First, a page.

One on One: verdeHOUSE

by Shilpi Paul

From left, verdeHOUSE’s Christin Martinelli, Ashley Fidel, Morgan Greenhouse and Margot Mausner

For this week’s One on One, UrbanTurf sat down with Morgan Greenhouse, the founder of verdeHOUSE, a firm that connects communities, artists, corporations and individuals with vacant spaces where they can throw an event. Since launching a year and a half ago, Greenhouse has grown verdeHOUSE from a one-woman operation, holding meetings at Illy Cafe, into a business with four employees and cozy office space in Dupont Circle.

What does verdeHOUSE do?

We turn vacant or underutilized property into short-term venue space. Our events help market the property and bring in a certain type of foot traffic. Getting people into the space and getting the lights on can help to generate a nice flow within the community before it becomes fully occupied.

How do you find properties and people who need event space?

On the events side, it has been through word of mouth. On the property side, we are more proactive. We still have properties coming to us, but we also want to make sure that we’re bringing on quality event spaces that meet the needs of our clients.

Uncurbed Party. Photo courtesy of Bonnie Sen.

How did this idea occur to you, and how has it adapted over time?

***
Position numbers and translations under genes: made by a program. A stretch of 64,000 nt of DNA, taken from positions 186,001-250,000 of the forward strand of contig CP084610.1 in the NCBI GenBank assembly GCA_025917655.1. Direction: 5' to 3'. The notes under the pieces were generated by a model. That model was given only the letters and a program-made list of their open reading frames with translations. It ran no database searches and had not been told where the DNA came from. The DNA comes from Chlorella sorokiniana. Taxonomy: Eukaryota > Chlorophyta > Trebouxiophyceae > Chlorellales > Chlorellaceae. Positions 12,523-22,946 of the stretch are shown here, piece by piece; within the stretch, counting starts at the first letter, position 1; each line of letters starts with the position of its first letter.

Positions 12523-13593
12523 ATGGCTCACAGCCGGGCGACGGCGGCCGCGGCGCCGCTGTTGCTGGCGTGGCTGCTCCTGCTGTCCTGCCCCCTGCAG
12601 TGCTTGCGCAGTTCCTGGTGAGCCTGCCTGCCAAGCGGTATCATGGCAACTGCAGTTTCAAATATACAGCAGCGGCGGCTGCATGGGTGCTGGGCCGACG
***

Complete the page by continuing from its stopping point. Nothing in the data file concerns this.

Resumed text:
I was working at Gensler as an architectural designer and left to go to graduate school for a Masters in Architecture. In between that time, I decided to take on some projects and engage more in the arts community. I did one art event, knowing nothing about the event industry and nothing about pop-ups. We asked the owner if we could put a couple artists in his vacant retail shell on U Street; he was thrilled because of the foot traffic and the artists were excited because it was a beautiful white space for them to show their work.

After that, people started asking me if they could use the property for events. That’s when I discovered that there was an opportunity. People need space, and these vacant spaces need to be activated. I found more properties, more clients, and the business evolved.

What are some events you’ve coordinated?

One property in Dupont Circle wanted to market to the medical and tech communities. So, we hosted a Scotch event with a medical concierge company. The event brought in a lot of people from the real estate and tech communities. They came by for the Scotch, but ended up discovering this really interesting property.

Another example is Union Market. The developer, Edens, who is redoing that property [currently Florida Avenue Market], wanted to inaugurate the Union Market brand. We worked with the developer to create an all-day, family-oriented ice cream event, which hosted 17 local and independent ice cream labels. We brought in over 1,500 people to a space that otherwise wasn’t well known and was not a place families were typically drawn to.

We do both one-off events and long-term projects where we take over a vacant space and transform it for a while. These are properties that have been slated for development or they’re on the market or there’s a leasing plan in place.

[Pictured are recent verdeHOUSE events Uncurbed, a pop-up restaurant at 1134 19th Street NW with a five-course food truck tasting menu and the First Amendment Party, a pre-party for the White House Correspondents dinner hosted at the former Border’s location at 1801 K Street NW.]